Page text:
Radio Broadcasting Journalism

Regent Park With a video production studio and a newspaper publication under its belt, it only made sense to hit the radio air waves. After the submission of a successful application and weeks of training, planning and preparing, the very first weekly radio show of the Catch da Flava youth radio collective was broadcast in the Spring of 1998, on CIUT 99. 1 FM, a campus community radio station associated with University of Toronto. With access to radio, the voice of Regent Park youth and the radio guests they interviewed, were heard in cars and homes from downtown Toronto, to as far as Barrie to the north, Buffalo to the south, Kitchener to the west and Cobourg to the east. The one-hour, for-and-by youth radio broadcast on Saturday afternoons, aired religiously and successfully for a full two months! Soon after, lateness and absences began to impact on the quality of the talk radio show, resulting in less talk and more music. To meet this challenge a move closer to Regent Park was called for and an appeal was made for a time slot on Ryerson’s campus community radio station known as CKLN 88.1 FM. CKLN was located closer to Regent Park and had a similar broadcast range to CIUT. A Tuesday night timeslot was granted by CKLN in the fall of 1998 and Catch da Flava Youth talk radio show resumed programming. Unfortunately, the problems of the M.I.A (missing in action) youth hosts, continued to plague the radio show. In refusing to abandon the idea of a weekly radio show produced for and by youth, Regent Park FOCUS made a decision to invest in the construction and equipping of a radio studio on the site of its 600 Dundas Street facility. Why not? The facility had the space and the studio could be connected to the CKLN broadcast studio through a dedicated cable feed. The funds were well spent, Catch da Flava Youth Radio soon became the first and only show to be produce live outside the CKLN station. Catch da Flava Youth Talk Radio show still continues today, on Radio Regent.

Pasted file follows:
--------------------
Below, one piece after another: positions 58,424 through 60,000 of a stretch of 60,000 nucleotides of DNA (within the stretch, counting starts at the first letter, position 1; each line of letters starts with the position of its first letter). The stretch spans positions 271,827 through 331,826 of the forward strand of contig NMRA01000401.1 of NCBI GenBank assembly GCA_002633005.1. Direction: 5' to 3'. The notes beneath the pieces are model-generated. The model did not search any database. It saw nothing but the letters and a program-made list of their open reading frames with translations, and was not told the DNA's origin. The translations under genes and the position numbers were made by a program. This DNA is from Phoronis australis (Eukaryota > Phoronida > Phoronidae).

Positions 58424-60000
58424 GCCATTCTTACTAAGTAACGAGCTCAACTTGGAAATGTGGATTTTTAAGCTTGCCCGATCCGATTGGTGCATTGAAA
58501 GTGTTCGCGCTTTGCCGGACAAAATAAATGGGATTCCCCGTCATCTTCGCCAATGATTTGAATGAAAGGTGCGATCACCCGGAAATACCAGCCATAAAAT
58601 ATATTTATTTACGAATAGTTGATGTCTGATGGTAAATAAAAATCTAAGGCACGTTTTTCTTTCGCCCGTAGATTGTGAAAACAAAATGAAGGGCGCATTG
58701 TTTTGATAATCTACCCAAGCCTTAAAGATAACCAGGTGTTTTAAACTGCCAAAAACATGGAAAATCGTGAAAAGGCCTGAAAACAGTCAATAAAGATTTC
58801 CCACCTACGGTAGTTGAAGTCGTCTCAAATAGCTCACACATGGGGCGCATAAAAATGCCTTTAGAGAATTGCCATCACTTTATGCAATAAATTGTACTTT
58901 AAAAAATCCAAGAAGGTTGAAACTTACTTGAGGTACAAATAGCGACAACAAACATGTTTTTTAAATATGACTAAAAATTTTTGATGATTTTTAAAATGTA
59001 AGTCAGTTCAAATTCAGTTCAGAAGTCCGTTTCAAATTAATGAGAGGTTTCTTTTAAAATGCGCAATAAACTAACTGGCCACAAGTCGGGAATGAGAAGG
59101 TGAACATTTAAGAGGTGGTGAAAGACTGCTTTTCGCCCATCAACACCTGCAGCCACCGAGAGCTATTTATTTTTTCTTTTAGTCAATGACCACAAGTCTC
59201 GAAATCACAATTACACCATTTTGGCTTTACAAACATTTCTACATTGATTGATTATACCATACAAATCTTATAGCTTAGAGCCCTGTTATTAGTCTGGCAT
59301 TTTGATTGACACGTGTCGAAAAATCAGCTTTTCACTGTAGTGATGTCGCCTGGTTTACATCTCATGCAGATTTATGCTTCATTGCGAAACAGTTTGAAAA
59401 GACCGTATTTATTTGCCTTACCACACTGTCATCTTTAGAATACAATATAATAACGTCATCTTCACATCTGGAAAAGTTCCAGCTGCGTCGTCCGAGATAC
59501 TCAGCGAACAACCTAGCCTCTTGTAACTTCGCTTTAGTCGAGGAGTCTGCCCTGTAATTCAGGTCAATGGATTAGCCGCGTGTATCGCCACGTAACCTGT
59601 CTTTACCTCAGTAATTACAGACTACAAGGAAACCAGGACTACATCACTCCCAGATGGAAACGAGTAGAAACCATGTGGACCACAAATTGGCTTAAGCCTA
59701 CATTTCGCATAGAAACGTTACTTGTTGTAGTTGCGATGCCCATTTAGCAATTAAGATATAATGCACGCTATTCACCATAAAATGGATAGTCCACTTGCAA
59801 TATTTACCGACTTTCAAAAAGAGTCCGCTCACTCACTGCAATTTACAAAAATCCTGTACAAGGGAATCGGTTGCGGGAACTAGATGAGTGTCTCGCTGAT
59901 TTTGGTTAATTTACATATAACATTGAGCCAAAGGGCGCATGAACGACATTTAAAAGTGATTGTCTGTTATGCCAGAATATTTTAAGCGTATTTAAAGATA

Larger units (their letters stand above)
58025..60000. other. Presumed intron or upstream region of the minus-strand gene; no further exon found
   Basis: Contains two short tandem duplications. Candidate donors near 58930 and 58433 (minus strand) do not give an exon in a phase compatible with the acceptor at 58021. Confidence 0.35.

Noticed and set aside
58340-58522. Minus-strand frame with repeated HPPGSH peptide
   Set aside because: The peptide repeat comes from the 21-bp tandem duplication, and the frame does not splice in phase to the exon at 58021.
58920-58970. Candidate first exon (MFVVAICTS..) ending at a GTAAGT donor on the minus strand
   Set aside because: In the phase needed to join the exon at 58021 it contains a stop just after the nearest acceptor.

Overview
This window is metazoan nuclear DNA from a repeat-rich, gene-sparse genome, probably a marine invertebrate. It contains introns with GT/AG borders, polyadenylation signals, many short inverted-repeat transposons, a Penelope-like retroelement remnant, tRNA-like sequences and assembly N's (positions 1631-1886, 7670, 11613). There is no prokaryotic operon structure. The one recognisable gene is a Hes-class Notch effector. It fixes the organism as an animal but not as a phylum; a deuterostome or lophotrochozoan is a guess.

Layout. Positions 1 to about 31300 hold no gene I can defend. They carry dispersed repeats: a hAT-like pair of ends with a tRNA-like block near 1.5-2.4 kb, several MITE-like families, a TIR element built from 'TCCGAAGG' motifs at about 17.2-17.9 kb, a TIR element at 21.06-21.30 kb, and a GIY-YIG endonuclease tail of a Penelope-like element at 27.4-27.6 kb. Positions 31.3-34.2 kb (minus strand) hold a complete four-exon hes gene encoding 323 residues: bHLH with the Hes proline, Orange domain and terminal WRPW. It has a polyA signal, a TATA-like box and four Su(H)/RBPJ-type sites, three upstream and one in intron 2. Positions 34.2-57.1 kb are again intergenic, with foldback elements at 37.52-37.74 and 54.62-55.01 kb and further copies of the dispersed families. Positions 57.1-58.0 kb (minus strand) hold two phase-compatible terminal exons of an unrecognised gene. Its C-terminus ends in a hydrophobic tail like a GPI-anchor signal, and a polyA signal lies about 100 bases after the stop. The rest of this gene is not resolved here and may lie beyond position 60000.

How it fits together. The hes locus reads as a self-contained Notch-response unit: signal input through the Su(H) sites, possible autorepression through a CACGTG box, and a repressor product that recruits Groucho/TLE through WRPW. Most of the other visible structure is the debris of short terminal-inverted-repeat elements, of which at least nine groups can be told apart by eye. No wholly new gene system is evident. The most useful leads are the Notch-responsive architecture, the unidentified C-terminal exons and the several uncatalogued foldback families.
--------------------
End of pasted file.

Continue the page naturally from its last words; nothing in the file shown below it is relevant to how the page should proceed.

Music & Photography Journalism and Arts

Regent Park Regent Park has always been the home of talented rappers and aspiring music artists. Having built a video production studio and a radio studio, it didn’t take long before local youth in the area began advocating for the construction of a music recording studio. The Focus Underground Music Studio, along with a sound booth, was built in 2005. Coordinated by two professional sound recording artists, the music studio provided youth in the community with free mentorship and training in desktop music recording and lyrical development. By this time, the organization became known as the Regent Park Focus Youth Media Arts Centre, and the expansion into music led to DJ workshops and an instrumental drumming program. This in turn led to the development of a house band (the Youngstas) and Last Fridays, a monthly performance evening held in various locations in Regent Park on the last Friday of the month. Last Fridays became a regular gathering for community members to socialize and experience the talents of the Youngstas and other local youth, poets and professional musicians. Last Fridays would continue until the Daniels Spectrum Arts Centre was built, greatly diminishing the need for FOCUS to continue hosting a community performance event.

In addition to the music arts, FOCUS established the Zapparoli Photography Arts program, named after former resident and professional photographer, David Zapparoli, who also served as a program instructor for several years. The program featured an on-site photo darkroom, an exhibition gallery and a projection wall, all dedicated to displaying the work of participants.

One of the first photography project was, the Journey Home, an exhibit featuring residents and audio stories of their journey to Regent Park. Other photo projects involve documentation of daily neighbourhood life, a co-project with Manifesto Arts and documentation of the demolition of the neighbourhood. Two years later the gallery would host a visit from the Governor General of Canada, Adrian Clarkson.

Chronicling the Regent Park Redevelopment